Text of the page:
CHAPTER 14 | Document 36

James Iredell, Marcus, Answers to Mr. Mason's Objections to the New Constitution

1788Pamphlets 335--36, 356, 359--60

I. Objection.

"There is no declaration of rights, and the laws of the general government being paramount to the laws and constitutions of the several States, the declarations of rights in the separate States are no security. Nor are the people secured even in the enjoyment of the benefit of the common law, which stands here upon no other foundation than its having been adopted by the respective acts forming the Constitutions of the several States."


I. As to the want of a declaration of rights. The introduction of these in England, from which the idea was originally taken, was in consequence of usurpations of the Crown, contrary, as was conceived, to the principles of their government. But there no original constitution is to be found, and the only meaning of a declaration of rights in that country is, that in certain particulars specified, the Crown had no authority to act. Could this have been necessary had there been a constitution in being by which it could have been clearly discerned whether the Crown had such authority or not? Had the people, by a solemn instrument, delegated particular powers to the Crown at the formation of their government, surely the Crown, which in that case could claim under that instrument only, could not have contended for more power than was conveyed by it. So it is in regard to the new Constitution here: the future government which may be formed under that authority certainly cannot act beyond the warrant of that authority. As well might they attempt to impose a King upon America, as go one step in any other respect beyond the terms of their institution. The question then only is, whether more power will be vested in the future government than is necessary for the general purposes of the union. This may occasion a ground of dispute--but after expressly defining the powers that are to be exercised, to say that they shall exercise no other powers (either by a general or particular enumeration) would seem to me both nugatory and ridiculous. As well might a Judge when he condemns a man to be hanged, give strong injunctions to the Sheriff that he should not be beheaded.1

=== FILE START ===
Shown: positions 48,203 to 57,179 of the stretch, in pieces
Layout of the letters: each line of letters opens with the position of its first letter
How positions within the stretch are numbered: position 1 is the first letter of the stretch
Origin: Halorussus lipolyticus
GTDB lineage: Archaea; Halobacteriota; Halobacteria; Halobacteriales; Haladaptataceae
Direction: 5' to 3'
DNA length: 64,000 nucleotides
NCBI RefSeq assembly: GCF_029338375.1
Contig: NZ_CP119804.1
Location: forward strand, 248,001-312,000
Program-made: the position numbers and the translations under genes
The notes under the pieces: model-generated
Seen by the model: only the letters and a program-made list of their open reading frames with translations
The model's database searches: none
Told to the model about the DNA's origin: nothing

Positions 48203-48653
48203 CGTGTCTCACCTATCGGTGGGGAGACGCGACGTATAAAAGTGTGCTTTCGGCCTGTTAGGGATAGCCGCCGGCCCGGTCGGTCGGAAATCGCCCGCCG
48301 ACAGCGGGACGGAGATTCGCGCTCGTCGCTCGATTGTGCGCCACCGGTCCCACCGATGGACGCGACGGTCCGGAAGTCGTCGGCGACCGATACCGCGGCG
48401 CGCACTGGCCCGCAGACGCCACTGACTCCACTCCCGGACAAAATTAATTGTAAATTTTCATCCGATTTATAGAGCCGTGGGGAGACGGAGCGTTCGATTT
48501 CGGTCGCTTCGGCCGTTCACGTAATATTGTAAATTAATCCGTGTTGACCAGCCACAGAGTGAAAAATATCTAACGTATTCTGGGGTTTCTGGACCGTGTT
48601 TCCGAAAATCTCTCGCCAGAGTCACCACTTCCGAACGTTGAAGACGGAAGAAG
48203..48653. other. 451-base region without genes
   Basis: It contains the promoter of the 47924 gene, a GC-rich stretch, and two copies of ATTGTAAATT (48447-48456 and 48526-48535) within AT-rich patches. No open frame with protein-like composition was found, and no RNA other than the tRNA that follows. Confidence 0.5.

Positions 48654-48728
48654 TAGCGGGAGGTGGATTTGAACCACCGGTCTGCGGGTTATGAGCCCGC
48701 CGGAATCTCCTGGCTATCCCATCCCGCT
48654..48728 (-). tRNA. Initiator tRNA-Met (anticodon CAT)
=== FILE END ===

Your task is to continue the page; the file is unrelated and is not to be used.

. . . . .

VIII. Objection.

"Under their own construction of the general clause at the end of the enumerated powers, the Congress may grant monopolies in trade and commerce, constitute new crimes, inflict unusual and severe punishment, and extend their power as far as they shall think proper; so that the State Legislatures have no security for the powers now presumed to remain to them: or the people for their rights. There is no declaration of any kind for preserving the liberty of the press, the trial by jury in civil causes, nor against the danger of standing armies in time of peace."